Below is the text of the written answers relating to Prime Minister’s Question Time from 18th February 1993.
Sir Peter Tapsell : To ask the Prime Minister if he will list his official engagements for Thursday 18 February.
Mr. Harry Greenway : To ask the Prime Minister if he will list his official engagements for Thursday 18 February.
The Prime Minister : This morning I presided at a meeting of the Cabinet and had meetings with ministerial colleagues and others. In addition to my duties in the House, I shall be having further meetings later today.
Mr. Dalyell : To ask the Prime Minister if he will make a statement on (a) the structure, (b) the number and civil service rank of personnel on the staff and (c) the timing of the inquiry under Lord Justice Scott.
The Prime Minister : Lord Justice Scott is supported by a team of eight of which the civil service members comprise :
1 Assistant Solicitor (Grade 5)
1 Press Officer (Part Time) (Grade 6)
1 Grade 7
1 Executive Officer
1 Administrative Officer
1 Personal Secretary
The timing and structure of the inquiry is a matter for Lord Justice Scott. He has made it clear that he wishes to report to my right hon. Friend the President of the Board of Trade as soon as possible.
Mr. Winnick : To ask the Prime Minister, pursuant to the answer of 12 February, by the Secretary of State for Foreign and Commonwealth Affairs, Official Report, column 841-42, what plans he has to meet Mr. Salman Rushdie; and if he will make a statement.
The Prime Minister : My right hon. and learned Friend the Minister of State, Foreign and Commonwealth Office, met Mr. Rushdie on 4 February. He underlined our full support for Mr. Rushdie’s fundamental rights. The fatwa issued by Ayatollah Khomeini and reaffirmed by senior figures in Iran is a serious violation of international law. The continuing failure of the Iranian authorities to repudiate this incitement to murder inevitably prevents the establishment of full and friendly relations with Iran.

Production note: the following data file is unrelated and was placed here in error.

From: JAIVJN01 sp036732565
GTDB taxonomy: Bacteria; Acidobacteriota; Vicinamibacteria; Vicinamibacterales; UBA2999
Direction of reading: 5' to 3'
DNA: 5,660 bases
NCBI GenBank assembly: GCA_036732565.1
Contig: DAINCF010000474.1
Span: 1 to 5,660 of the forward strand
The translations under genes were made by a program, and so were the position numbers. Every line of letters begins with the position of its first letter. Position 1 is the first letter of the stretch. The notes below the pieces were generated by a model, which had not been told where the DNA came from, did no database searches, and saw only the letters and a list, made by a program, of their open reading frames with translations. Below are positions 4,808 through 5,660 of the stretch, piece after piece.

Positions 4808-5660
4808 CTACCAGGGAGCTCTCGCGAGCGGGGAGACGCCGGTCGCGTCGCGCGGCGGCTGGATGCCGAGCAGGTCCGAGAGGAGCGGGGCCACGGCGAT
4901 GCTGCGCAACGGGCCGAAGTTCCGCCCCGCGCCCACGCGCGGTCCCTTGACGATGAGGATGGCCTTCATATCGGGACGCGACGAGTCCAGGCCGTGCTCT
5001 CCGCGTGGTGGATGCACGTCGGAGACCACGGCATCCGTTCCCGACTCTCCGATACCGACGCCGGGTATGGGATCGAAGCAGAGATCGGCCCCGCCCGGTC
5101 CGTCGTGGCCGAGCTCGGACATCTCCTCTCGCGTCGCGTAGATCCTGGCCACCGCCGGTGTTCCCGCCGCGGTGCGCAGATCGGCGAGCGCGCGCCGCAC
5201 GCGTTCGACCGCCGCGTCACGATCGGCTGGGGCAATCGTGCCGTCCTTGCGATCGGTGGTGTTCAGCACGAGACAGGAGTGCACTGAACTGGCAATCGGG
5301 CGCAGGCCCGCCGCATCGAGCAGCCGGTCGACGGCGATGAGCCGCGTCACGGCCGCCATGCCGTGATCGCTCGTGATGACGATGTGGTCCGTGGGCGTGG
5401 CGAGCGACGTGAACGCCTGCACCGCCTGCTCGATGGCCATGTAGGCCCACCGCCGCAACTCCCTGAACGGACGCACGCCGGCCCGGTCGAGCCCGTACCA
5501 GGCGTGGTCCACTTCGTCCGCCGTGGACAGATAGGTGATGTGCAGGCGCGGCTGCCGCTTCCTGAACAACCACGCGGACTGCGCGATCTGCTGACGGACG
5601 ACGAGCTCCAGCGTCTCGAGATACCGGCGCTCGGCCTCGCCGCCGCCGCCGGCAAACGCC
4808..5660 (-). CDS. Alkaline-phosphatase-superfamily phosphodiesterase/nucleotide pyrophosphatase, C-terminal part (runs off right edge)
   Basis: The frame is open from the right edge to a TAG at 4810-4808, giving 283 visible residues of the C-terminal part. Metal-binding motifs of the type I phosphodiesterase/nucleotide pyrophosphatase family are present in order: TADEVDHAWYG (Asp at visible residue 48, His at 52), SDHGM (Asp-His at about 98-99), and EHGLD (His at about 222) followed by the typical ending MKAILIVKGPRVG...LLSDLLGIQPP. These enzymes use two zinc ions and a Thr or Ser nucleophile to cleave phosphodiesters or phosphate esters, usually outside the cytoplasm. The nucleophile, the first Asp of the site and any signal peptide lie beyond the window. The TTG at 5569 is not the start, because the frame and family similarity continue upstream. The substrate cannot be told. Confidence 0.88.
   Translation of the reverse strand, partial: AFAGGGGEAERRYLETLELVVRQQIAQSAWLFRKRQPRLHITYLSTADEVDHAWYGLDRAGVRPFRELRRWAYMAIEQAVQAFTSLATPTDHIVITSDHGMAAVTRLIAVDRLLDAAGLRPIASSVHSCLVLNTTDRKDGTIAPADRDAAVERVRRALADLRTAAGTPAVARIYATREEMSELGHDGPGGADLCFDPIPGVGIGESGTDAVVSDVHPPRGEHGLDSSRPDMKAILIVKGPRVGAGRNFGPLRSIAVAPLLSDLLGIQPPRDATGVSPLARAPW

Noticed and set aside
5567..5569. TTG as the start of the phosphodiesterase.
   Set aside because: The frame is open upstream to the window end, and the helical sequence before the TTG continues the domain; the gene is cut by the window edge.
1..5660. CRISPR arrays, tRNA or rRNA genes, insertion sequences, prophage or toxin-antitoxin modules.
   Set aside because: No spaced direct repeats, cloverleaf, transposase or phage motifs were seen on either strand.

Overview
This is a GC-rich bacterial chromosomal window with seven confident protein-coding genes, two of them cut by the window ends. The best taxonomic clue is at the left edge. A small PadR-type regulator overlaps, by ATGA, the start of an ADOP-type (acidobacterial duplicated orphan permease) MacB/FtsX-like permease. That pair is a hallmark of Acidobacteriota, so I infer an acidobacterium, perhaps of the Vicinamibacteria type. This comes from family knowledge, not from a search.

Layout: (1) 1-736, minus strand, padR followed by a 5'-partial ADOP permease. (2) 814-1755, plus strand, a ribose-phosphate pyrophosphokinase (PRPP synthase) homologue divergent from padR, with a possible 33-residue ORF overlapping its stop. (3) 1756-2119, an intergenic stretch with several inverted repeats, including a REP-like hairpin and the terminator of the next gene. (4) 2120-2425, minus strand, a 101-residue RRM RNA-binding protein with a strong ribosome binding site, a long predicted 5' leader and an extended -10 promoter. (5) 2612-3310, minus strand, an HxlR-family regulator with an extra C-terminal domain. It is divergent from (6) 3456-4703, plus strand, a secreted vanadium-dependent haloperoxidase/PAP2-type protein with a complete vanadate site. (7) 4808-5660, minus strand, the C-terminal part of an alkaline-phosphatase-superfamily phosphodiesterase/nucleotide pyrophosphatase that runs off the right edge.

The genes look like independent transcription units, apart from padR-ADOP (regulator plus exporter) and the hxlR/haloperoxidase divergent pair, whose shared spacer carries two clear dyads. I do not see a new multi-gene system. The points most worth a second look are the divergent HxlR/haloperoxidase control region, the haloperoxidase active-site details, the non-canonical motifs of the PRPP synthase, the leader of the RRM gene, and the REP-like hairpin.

Mr. Winnick : To ask the Prime Minister in what circumstances British citizens living in the United Kingdom are asked to contribute to the cost of police security when their lives are threatened by terrorists.
The Prime Minister : It is for the chief officer of police to decide whether it is appropriate to provide police officers to protect individuals. The individuals concerned would not be asked to contribute to the cost of these officers.
Mr. Battle : To ask the Prime Minister what discussions he has had concerning the future of the Housing Corporation; and if he will make a statement.
The Prime Minister : I regularly discuss with my right hon. and learned Friend the Secretary of State for the Environment the delivery of the Government’s housing policy, in which the Housing Corporation continues to play an important part.
Mr. Dalyell : To ask the Prime Minister what is the policy of Her Majesty’s Government towards the export of materials and equipment which could be or is thought to be suitable for making chemical weapons; what monitoring takes place; what assessment is made of end-user certificates in such circumstances; and if he will lay before Parliament regulations for the export of such items.
The Prime Minister [holding answer 12 February 1993] : The 54 chemical weapon precursor chemicals and the dual use chemical plant and equipment identified as of proliferation concern are specified in and controlled under the Export of Goods (Control) Order 1992. In addition, other, unlisted items, though normally of no proliferation concern, do require a licence if the exporter knows or suspects that they are intended or likely to be used in connection with weapons of mass destruction. All export licence applications are carefully considered : information on destinations and end users is always taken into account. Compliance by exporters with these controls is monitored by the compliance unit of the Department of Trade and Industry.